At best: “A ‘separation’ could hardly be more concrete,
Dir. Asghar Farhadi In modern day Iran, the law’s complexities are told through an absorbing tale of a husband and wife’s separation.
or contemporary, or dramatic.” Wall Street Journal. At worst: “You won’t see a more absorbing film all year.”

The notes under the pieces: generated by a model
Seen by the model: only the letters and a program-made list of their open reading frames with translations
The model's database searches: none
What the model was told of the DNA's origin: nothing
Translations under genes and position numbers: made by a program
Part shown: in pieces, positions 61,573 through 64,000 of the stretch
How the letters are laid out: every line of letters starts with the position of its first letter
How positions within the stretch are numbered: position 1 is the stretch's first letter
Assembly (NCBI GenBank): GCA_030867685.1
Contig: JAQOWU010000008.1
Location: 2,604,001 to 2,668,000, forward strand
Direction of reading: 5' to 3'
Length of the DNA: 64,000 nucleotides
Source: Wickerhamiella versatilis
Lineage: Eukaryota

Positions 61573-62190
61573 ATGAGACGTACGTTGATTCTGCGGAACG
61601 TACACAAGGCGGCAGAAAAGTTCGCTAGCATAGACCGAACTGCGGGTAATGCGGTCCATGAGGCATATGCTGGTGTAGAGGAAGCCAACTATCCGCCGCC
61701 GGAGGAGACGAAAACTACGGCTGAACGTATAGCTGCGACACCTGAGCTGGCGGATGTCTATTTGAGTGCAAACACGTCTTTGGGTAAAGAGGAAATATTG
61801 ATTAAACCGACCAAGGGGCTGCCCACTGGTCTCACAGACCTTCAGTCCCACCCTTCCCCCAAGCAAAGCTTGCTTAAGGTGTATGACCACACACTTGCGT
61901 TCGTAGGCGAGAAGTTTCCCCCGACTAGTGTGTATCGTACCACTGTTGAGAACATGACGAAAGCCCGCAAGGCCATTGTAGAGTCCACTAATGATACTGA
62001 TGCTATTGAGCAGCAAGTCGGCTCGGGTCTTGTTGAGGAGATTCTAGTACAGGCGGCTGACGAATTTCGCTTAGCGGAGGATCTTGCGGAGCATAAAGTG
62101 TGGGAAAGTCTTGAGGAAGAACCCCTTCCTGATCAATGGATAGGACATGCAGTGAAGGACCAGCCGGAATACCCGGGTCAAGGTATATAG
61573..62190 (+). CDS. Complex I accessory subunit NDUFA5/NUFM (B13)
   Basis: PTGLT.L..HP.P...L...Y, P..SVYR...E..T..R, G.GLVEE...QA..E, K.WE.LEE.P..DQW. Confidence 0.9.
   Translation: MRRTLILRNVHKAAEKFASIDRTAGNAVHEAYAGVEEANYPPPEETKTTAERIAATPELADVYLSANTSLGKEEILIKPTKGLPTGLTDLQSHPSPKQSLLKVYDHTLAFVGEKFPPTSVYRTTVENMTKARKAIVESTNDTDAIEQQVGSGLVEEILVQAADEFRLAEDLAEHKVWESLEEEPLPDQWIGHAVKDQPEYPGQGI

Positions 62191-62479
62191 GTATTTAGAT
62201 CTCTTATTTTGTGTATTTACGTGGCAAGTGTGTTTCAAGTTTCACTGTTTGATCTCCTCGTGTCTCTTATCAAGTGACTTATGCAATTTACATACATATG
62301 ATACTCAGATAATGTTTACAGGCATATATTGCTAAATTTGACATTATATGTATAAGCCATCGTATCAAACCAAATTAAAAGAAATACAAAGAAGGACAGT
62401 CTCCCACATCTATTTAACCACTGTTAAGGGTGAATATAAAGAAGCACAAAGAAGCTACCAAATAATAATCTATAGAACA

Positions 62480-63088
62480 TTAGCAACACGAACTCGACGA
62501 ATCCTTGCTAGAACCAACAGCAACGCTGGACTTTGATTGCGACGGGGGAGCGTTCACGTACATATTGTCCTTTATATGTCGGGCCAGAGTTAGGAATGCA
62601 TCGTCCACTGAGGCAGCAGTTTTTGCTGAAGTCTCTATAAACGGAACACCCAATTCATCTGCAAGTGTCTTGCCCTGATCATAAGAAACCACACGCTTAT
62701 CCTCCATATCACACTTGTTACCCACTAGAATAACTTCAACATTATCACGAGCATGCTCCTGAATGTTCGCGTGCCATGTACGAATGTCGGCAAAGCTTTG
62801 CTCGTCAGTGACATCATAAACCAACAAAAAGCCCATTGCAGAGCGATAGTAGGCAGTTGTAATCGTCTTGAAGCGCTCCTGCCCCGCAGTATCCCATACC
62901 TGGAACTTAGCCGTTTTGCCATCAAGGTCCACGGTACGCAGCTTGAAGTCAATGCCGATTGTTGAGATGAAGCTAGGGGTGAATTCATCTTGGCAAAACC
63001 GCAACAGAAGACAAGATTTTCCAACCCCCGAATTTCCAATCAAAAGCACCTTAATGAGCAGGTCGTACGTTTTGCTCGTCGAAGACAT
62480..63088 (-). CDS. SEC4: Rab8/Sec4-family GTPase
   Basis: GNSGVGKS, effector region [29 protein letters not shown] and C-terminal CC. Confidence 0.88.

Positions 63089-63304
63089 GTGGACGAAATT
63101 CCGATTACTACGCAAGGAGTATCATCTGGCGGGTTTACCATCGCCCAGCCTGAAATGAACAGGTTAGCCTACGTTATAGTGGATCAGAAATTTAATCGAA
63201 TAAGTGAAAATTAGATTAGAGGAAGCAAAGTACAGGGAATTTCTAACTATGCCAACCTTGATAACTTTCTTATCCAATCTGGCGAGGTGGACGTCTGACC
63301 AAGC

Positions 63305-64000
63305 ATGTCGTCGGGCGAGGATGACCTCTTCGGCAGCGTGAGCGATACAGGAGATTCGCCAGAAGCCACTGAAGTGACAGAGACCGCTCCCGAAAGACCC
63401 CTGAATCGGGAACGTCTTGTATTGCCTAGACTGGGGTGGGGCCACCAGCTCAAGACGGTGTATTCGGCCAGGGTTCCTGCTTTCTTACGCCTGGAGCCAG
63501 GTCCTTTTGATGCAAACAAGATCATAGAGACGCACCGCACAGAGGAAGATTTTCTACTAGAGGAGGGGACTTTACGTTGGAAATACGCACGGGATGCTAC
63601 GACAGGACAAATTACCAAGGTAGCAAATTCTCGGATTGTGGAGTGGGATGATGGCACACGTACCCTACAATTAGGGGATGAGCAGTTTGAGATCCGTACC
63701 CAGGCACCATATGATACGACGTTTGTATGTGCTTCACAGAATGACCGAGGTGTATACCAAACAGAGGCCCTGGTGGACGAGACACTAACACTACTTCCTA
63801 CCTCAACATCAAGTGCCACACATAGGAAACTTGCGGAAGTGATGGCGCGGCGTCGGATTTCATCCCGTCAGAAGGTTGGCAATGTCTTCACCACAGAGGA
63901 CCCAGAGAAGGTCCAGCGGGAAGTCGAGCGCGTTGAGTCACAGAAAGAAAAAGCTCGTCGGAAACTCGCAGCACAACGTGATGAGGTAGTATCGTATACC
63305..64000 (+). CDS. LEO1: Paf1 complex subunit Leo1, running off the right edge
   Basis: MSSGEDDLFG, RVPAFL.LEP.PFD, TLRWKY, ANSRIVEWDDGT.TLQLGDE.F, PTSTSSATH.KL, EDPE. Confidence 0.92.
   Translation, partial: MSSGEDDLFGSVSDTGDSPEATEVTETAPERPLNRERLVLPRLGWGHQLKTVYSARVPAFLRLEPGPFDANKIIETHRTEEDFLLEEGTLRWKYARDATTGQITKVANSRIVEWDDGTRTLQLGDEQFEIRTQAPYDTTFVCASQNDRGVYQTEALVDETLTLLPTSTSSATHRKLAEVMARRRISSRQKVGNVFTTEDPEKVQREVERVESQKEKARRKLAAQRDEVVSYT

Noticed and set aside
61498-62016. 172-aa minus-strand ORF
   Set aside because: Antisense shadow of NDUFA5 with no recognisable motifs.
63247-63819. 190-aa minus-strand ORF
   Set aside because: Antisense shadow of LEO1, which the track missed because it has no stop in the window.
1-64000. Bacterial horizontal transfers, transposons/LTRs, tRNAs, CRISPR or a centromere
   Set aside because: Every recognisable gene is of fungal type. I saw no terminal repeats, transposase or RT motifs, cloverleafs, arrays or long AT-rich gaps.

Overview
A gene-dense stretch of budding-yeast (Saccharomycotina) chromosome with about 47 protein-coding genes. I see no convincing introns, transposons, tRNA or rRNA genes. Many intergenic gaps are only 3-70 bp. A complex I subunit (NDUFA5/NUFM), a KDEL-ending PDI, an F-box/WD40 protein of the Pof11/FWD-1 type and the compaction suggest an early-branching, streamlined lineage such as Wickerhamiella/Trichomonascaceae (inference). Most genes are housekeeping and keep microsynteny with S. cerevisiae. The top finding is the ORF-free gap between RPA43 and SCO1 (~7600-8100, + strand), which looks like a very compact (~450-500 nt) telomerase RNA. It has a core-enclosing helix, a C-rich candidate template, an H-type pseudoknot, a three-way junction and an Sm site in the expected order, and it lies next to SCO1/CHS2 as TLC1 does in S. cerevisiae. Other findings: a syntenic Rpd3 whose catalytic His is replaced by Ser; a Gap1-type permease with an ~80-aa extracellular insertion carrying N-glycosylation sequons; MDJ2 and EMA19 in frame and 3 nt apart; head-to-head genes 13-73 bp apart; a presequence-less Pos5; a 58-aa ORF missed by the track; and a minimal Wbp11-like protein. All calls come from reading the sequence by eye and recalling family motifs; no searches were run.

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Luminous Airplanes, the third novel from author Paul La Farge, is “a claustrophobic experience,” writes Manoli Kouremetis of the New York Times, “yet a cosy and comfortable one,” he adds. The story is based on a computer programmer faced with the task of clearing out five generations of rubbish from his dead grandparent’s old home, in a little town in Catskills, upstate New York. Curiously, the novel comes with an extension of text online – on the last page of the book, readers are directed to the novel’s website, where they can peruse heterogeneous narrative and angles and choose the story’s direction. Le Farge calls this “hypertext fiction”, while John Williams of the New York Observer reckons this can be perceived as either “innovation or desperation.” M.Y from The Economist believes the book needs no such device to aid it: “The book is beautiful on its own,” and is easy to “pick up, put down, and pick up again.” On the contrary, Alana Semuels of the Los Angeles Times believes that without the online extras the plot is sluggish. “There are interesting bits here and there,” she says, “[but] they are largely lost in a plodding plot and the protagonist’s desire to learn about his father, a clichéd hippie whom he never knew.” “DeLillo knows what he is doing with adjectives,” says Steven Poole from The Guardian in his review of The Angel